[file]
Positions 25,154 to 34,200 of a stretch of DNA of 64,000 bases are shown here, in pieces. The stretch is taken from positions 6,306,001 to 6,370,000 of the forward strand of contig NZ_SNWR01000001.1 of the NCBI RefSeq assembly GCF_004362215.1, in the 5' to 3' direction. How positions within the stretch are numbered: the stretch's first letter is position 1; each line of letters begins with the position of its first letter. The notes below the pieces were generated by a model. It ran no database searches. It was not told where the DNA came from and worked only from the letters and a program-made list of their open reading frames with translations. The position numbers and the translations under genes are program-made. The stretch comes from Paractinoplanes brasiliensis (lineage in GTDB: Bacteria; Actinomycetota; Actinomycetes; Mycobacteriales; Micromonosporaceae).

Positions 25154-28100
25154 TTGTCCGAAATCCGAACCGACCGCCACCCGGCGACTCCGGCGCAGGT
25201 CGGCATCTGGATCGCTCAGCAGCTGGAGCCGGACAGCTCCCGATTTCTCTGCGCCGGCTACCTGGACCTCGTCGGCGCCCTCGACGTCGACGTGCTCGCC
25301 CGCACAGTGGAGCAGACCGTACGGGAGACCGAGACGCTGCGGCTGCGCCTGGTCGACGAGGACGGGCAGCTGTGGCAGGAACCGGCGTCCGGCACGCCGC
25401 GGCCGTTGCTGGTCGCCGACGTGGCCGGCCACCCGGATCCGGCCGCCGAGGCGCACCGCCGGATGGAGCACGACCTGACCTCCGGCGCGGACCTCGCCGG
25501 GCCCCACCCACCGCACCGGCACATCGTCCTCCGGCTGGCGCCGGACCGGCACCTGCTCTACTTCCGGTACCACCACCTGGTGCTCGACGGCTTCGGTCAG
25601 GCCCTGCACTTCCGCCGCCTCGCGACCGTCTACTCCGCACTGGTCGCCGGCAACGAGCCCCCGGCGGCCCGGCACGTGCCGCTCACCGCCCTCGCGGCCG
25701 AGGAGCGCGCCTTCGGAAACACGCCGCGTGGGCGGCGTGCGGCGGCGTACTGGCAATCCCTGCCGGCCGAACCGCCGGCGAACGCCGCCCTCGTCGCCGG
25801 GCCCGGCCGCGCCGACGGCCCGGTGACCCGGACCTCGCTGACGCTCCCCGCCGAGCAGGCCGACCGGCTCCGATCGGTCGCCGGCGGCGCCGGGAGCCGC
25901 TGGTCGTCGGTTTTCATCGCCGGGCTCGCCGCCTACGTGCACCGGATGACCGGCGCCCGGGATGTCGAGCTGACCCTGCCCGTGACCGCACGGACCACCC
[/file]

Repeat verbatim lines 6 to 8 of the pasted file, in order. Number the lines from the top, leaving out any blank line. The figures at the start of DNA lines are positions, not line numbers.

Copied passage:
25401 GGCCGTTGCTGGTCGCCGACGTGGCCGGCCACCCGGATCCGGCCGCCGAGGCGCACCGCCGGATGGAGCACGACCTGACCTCCGGCGCGGACCTCGCCGG
25501 GCCCCACCCACCGCACCGGCACATCGTCCTCCGGCTGGCGCCGGACCGGCACCTGCTCTACTTCCGGTACCACCACCTGGTGCTCGACGGCTTCGGTCAG
25601 GCCCTGCACTTCCGCCGCCTCGCGACCGTCTACTCCGCACTGGTCGCCGGCAACGAGCCCCCGGCGGCCCGGCACGTGCCGCTCACCGCCCTCGCGGCCG